Thursday, 6 February 2014

Over 230 new calls to Medomsley detectives


MORE than 200 potential new victims have contacted police investigating abuse at the former Medomsley Detention Centre, near Consett following widespread media publicity at the start of last week.

In August last year Durham Constabulary announced it was opening a new investigation into allegations that inmates at the Home Office-run centre were either sexually or physically abused during their time at Medomsley, between the late 1960’s and the mid-1980’s.

An earlier investigation led to a former catering officer at the centre, Neville Husband being jailed in 2003 for abusing a number of young men over a period of time. He died in 2010, following his release from prison.

Up to last Monday, 27th January police had spoken to 143 people, the vast majority of whom were victims who had not previously come forward. The total also included a small number of possible witnesses or callers who had information which might help the police enquiries.

Widespread media coverage of the investigation, including a special report on BBC1’s ‘Inside Out’ programme has since prompted a further 232 calls to police, bringing the total to 375.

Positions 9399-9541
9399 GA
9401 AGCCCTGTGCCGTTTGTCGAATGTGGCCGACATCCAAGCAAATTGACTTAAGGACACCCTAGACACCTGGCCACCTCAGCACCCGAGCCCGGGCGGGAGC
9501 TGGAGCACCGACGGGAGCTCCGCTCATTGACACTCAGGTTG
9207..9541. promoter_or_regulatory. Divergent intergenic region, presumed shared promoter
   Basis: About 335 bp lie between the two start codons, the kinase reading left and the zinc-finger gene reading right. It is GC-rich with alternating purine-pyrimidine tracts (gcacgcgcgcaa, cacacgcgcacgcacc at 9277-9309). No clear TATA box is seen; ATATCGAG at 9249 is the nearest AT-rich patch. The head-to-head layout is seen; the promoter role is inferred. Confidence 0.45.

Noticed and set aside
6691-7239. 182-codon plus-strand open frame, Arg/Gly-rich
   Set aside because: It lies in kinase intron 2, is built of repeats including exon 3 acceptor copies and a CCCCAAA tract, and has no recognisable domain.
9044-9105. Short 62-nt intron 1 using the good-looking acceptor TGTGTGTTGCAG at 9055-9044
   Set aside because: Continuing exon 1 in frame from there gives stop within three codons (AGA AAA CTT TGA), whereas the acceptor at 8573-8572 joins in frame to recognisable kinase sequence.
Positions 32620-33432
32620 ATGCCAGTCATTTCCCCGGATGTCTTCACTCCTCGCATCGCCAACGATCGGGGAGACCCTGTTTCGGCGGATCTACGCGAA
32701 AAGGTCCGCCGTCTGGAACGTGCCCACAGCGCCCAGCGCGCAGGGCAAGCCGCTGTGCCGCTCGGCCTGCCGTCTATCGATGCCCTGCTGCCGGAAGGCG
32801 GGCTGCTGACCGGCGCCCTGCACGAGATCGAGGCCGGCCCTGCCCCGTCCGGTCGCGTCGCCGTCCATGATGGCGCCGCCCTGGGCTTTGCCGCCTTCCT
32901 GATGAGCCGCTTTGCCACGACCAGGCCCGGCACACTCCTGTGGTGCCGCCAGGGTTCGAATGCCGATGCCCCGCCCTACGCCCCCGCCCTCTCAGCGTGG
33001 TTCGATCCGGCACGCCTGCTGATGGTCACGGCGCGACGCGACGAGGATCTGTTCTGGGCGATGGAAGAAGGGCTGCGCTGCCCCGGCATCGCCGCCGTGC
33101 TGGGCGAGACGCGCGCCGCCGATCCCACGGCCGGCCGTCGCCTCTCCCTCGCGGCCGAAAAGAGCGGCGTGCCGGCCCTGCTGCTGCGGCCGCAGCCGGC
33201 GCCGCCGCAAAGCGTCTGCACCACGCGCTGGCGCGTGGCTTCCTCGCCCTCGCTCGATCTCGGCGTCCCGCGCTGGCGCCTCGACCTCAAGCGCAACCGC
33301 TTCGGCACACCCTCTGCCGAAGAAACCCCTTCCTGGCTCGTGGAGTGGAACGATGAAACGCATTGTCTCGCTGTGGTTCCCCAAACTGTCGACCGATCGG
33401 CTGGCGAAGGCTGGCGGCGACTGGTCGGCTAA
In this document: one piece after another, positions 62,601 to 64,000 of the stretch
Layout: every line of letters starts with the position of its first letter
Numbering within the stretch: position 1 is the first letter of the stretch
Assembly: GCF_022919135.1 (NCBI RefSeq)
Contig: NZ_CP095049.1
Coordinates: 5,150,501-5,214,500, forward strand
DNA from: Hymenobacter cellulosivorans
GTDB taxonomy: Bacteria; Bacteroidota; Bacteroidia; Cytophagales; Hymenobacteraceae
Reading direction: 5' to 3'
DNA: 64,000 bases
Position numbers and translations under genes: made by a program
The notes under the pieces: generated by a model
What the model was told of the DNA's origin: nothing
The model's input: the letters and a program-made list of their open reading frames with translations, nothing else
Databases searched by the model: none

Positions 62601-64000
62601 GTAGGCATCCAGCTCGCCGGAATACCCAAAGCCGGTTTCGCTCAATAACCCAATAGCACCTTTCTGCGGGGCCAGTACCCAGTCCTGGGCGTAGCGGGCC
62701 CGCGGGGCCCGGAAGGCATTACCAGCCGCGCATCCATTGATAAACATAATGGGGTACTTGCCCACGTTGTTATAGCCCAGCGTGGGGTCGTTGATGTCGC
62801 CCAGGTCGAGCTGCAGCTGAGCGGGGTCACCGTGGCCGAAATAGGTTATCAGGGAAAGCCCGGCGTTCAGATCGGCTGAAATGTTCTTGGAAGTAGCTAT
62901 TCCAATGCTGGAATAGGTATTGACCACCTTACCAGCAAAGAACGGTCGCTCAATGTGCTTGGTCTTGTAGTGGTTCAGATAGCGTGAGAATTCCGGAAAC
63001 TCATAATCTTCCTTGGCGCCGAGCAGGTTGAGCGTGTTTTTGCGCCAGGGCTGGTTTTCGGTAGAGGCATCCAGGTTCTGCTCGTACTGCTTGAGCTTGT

All those who have rung over the last ten days will be seen by an officer over the coming weeks and steered towards the appropriate support and counselling.
“Our aims all along have been to gain a clearer picture of what happened at Medomsley, obtain evidence which may lead to a criminal prosecution and, most importantly, to leave the victims in a better place than they were before,” said Det Supt Paul GOUNDRY, the senior investigating officer.

“The recent coverage in the media has brought forward another 230 people who might not otherwise have contacted us. That suggests these victims have a level of confidence in us and feel we can help and support them.

“As our enquiries continue we are constantly learning, not only from the victims but all the agencies we are working alongside such as the NSPCC and the Sexual Assault Referral Centre at The Meadows. I think at the end of this investigation we will have some very important learning points to take on board, not just for ourselves but for the police nationally.”